No, it’s not the U.S. A production crew recently remade the Langley Seniors Centre into an American retirement centre for a zombie outbreak television series. (special to Langley Advance Times)

No, it’s not the U.S. A production crew recently remade the Langley Seniors Centre into an American retirement centre for a zombie outbreak television series. (special to Langley Advance Times)

From fleeing zombies to a heart-warming drama; how the Langley Seniors Centre got into the movie business

Production companies rental fees will help centre cope with coronavirus pandemic, director says

Some people driving by the Langley Seniors Centre in the beginning of October may have done a double-take when they saw what appeared to be ballot boxes for an American election, complete with the Stars and Stripes, and a new sign suggesting the facility had become a retirement home.

A quick look to the right of the main entrance would have revealed the reason, with piles of television production equipment and crew members at work.

It was one of two television productions to rent the centre since the coronovirus pandemic forced a shutdown of most programs at the seniors centre located at 20605 51B Ave. in Langley City.

READ ALSO: Filmmakers flock to Langley, now second only to Vancouver for productions

The two shows couldn’t have been more different, with one telling the story of a small group of people desperately trying to survive the beginning of a zombie outbreak, while the other focused on a doctor making an important life choice.

Day of the Dead” is a 10-episode series commissioned by the SyFy channel.

Inspired by the George A. Romero zombie movie, the series tells the story of six strangers trying to survive the first 24 hours of an undead invasion.

It is described as an ode to Romero’s famous flesh-eaters “that reminds us that sometimes all it takes to bring people together is a horde of hungry zombies trying to rip them apart” as an article in Variety put it.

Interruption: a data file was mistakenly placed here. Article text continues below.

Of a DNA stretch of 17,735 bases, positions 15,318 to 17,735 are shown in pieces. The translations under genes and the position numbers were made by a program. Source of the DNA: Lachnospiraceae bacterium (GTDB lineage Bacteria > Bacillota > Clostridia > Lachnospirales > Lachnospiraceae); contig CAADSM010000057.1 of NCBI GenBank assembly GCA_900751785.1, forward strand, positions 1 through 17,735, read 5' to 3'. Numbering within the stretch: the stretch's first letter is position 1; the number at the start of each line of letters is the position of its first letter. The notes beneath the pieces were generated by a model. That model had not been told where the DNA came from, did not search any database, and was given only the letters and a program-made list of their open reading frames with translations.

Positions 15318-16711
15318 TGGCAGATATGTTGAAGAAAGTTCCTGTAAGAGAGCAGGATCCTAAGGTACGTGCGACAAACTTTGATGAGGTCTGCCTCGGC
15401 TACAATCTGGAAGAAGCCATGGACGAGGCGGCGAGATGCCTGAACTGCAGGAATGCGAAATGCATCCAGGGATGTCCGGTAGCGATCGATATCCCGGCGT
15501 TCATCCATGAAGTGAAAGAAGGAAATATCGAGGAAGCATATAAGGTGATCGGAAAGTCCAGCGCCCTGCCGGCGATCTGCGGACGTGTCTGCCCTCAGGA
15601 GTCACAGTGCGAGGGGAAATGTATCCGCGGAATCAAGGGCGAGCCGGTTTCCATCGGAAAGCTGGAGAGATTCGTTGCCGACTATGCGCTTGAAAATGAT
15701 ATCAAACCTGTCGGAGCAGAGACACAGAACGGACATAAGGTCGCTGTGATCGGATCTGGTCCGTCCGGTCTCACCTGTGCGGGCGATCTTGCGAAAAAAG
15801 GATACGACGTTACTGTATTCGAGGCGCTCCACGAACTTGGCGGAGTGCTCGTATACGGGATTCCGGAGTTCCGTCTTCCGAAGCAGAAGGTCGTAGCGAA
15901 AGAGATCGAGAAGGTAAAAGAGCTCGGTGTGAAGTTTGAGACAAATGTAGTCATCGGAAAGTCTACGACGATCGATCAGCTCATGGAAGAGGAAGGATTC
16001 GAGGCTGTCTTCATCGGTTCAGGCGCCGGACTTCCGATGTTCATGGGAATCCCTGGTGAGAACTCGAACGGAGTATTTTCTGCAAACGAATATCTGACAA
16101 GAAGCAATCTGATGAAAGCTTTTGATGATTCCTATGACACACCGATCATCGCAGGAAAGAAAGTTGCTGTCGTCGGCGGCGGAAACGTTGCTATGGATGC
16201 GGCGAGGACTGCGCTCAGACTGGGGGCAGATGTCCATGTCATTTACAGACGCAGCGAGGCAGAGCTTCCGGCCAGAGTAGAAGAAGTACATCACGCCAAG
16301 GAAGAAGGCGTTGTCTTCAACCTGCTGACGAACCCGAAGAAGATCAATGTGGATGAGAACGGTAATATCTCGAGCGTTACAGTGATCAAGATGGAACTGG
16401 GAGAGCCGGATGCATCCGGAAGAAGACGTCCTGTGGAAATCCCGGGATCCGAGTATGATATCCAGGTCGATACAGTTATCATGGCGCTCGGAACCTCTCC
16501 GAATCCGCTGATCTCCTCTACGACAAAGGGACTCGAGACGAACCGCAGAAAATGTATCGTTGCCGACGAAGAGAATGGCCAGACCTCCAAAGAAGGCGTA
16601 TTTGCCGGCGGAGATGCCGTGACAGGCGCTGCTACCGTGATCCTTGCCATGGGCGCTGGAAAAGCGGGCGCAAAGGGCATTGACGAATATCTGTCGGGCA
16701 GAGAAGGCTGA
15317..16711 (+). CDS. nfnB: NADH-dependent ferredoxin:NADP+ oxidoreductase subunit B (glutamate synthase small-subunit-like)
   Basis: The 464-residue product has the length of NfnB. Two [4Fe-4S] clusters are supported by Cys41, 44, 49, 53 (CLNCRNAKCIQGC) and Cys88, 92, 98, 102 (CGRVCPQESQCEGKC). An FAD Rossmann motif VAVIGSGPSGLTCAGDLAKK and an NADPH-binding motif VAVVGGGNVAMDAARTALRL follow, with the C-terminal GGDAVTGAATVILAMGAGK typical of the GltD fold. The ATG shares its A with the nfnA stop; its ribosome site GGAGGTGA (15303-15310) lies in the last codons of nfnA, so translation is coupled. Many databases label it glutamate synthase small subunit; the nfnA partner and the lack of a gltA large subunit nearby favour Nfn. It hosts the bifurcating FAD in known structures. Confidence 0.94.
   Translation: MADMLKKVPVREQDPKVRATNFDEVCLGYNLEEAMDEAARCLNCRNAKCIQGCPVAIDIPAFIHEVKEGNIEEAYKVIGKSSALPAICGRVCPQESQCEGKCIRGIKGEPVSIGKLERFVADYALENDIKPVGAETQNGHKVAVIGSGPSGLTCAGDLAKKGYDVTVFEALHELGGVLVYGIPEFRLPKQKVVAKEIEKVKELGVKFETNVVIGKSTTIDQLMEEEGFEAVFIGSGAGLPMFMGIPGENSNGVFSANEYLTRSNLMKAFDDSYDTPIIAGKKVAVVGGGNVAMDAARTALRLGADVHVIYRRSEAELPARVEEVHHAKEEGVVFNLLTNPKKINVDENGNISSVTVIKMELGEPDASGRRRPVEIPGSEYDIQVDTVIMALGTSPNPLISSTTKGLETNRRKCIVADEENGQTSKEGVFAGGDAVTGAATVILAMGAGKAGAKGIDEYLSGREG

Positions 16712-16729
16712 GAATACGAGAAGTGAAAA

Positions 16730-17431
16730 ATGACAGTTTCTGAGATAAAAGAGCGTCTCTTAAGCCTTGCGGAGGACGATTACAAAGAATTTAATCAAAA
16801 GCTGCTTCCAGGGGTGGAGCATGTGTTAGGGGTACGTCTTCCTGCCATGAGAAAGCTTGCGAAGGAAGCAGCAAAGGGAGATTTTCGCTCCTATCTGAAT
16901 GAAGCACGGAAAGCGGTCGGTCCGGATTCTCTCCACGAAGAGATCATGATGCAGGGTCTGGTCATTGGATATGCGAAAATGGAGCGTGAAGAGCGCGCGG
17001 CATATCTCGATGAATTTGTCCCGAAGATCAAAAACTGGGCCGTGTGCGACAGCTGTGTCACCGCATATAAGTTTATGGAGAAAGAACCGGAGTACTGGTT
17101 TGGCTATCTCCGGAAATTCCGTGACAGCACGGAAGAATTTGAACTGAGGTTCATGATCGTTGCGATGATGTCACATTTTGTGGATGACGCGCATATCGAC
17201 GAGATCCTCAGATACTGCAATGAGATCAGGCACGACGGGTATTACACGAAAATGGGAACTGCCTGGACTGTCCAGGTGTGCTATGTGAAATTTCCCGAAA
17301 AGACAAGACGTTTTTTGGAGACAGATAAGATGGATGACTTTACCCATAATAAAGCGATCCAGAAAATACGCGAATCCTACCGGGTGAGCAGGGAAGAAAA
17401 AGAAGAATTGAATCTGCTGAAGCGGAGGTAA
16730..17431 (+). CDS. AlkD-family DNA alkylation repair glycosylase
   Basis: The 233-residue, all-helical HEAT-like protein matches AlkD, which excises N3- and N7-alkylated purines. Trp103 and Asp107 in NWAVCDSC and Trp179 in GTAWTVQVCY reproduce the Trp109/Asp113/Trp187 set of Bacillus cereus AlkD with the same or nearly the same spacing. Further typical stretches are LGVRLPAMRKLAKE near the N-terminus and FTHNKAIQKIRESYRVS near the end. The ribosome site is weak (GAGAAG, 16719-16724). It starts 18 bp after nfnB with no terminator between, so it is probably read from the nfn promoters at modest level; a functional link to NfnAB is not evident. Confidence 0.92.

“The Christmas Doctor,” which is set to premier on the Hallmark channel in November, stars Holly Robinson Peete and Adrian Holmes.

The production log line sums up the plot as “a doctor must decide between a job far from home and the revelations of a mysterious man from her past.”

Centre executive director Paul Goldberg said while seniors at the Langley centre would normally have some reservations about filming because they are in a high-risk group, “the movie companies that came in were being quite careful as we watched the significant COVID protocols being implemented by the crew.”

Goldberg issued a public thank-you to the production companies, saying the additional revenue brought in by the filming “will help replace lost income from a lack of recreational programs, catering business and general donations to the centre.”

READ ALSO: Langley film industry charts path back to post-COVID production

After months of shutdowns due to the pandemic, the B.C. film and television production industry has resumed under “phase three” safety protocols that include a mandatory 14-day quarantine for any U.S. actors brought in to perform.



dan.ferguson@langleyadvancetimes.com

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